Monday, 7 September 2009

Pan Bagnat

John Ash tells of being invited for lunch by the great food writer MFK Fisher. As they chatted, she prepared a large sandwich, wrapped it tightly and handed it to him with instructions to sit upon it until it was time to eat. After an hour or so it was retrieved from its resting place and served in thin, neat slices with cornichons and Californian Pinot Noir.

According to Ash, lunch that day was a ham and cheese sandwich, bound together with a tangy mix of mayonnaise and mustard. But it seems likely that Fisher, who spent many years living in the south of France, borrowed the melding technique from the classic Nicoise sandwich, pan bagnat. Best translated as "bathed bread", a pan bagnat sandwiches tinned fish, hard-boiled egg, tomato and condiments in a large roll, using weights, time and good amount of olive oil to turn the whole into a deliciously marinated mess.

Sturdy and able to keep, pan bagnat makes perfect picnic food. So when the idea emerged to spend an afternoon cycling in the parks surrounding the Chateau de Versailles, I knew exactly what we'd be having for lunch. By chance, the one local bakery selling ciabatta had reopened the previous day, and we had discovered a particularly tasty brand of oil-packed anchovies. I made the sandwiches early in the morning, layering on the tuna and anchovies, egg and sliced tomato and seasoning with herbes de provence, the remaining oil and a splash of lemon juice. Double-wrapped, the sandwiches went into my backpack under 4 bottles of water and other paraphernalia. By the time we had dragged the bikes out to Versailles and found a sunny spot facing the Chateau, they were nicely squashed and moist throughout.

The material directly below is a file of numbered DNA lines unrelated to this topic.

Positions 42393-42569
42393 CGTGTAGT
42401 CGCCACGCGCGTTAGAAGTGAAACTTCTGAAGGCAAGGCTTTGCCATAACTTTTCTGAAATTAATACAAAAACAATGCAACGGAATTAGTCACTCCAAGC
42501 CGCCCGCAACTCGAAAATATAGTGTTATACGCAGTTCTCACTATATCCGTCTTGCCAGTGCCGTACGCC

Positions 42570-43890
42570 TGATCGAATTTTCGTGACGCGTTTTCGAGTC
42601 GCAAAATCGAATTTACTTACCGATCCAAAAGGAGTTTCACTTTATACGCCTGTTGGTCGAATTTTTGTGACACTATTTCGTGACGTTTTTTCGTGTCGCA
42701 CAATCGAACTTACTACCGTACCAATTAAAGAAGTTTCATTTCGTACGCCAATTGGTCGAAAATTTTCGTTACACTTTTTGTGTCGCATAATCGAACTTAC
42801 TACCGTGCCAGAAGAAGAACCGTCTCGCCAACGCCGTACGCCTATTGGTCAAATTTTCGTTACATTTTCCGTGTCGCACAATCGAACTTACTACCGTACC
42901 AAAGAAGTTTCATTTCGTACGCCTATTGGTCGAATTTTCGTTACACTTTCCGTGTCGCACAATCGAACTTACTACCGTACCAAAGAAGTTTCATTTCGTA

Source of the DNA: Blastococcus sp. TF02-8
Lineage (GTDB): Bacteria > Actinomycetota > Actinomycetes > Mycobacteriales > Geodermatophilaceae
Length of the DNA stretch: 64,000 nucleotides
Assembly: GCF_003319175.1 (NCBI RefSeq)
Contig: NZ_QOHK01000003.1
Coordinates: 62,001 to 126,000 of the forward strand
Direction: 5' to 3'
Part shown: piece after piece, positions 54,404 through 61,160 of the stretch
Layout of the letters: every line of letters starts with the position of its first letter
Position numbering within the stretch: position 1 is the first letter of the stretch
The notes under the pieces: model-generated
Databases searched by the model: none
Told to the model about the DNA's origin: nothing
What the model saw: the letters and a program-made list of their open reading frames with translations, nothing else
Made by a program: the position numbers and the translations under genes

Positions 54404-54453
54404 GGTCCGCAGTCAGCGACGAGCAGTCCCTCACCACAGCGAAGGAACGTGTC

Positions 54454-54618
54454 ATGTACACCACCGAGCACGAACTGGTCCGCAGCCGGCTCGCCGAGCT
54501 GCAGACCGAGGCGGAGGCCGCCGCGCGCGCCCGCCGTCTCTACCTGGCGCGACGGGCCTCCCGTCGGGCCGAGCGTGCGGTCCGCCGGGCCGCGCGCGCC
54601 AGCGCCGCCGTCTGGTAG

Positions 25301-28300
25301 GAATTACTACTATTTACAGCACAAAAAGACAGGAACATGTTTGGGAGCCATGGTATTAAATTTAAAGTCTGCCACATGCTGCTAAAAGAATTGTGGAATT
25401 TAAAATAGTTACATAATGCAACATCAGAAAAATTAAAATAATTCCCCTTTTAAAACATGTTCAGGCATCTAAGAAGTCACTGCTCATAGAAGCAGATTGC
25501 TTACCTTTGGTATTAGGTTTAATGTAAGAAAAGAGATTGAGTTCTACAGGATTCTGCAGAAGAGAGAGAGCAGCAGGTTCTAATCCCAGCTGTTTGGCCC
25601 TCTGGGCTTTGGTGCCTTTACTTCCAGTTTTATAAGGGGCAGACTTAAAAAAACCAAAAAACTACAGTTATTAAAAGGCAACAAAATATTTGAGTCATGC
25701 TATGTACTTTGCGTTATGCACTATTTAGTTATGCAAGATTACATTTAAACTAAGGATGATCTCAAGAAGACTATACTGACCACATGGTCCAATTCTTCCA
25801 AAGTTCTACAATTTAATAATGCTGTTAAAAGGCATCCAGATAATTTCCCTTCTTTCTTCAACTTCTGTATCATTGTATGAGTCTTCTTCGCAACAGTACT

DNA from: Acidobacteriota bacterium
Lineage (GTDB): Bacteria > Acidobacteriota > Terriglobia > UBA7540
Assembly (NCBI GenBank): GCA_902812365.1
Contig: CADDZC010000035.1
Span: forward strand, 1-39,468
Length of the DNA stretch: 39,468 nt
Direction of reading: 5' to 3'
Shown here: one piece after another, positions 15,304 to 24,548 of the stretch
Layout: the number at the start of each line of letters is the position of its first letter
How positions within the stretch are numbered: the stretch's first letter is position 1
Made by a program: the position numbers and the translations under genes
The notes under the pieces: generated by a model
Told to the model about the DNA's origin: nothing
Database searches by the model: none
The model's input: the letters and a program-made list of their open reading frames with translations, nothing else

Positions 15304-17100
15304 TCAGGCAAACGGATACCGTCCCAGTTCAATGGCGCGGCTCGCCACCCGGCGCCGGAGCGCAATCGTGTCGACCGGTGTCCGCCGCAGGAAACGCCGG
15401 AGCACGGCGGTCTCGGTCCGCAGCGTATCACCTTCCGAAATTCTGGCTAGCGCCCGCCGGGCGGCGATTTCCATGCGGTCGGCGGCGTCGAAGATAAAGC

I was distracted from taking photos by the swarm of alcoholic wasps who also attended our picnic, eventually meeting their demise in a half-bottle of Saumur Rouge. But the sandwiches, along with what wine we could retrieve and a bag of Reine Claudes, provided sufficient ballast for several hours of charging through the woods and gaping at the grandeur.

Pan Bagnat
Adapted from the New York Times
Serves 2
Active time: 30 minutes; Total time 3-10 hours

2 portion-sized or 1 large ciabatta, either olive or plain (substitute a small white country loaf)
1 medium-size tin tuna packed in olive oil
1 small or medium tin of anchovies packed in olive oil
1 tomato
Small handful olives (optional)
Basil leaves or a small handful of rocket (optional)
Herbes de provence
Lemon juice
Olive oil
Salt and pepper

Hard-boil eggs according to preferred method. Split the ciabatta, removing a bit of the interior if desired. Open the cans of fish. Spoon a bit of the residual oil onto the bread. Add the tuna, followed by the anchovies. Slice the tomato and place on top. Stone the olives, cut in half and add.

Once sufficiently cool, peel eggs, slice and add to fish and tomato. Top with leaves. Season to taste with herbes de provence, lemon juice, olive oil and salt and pepper.

Wrap sandwiches in a double layer of foil, place on a plate and refrigerate, using a heavy pan or some canned goods to compress. Bring to room temperature before serving. Sandwiches will keep for at least a few hours outside the refrigerator.

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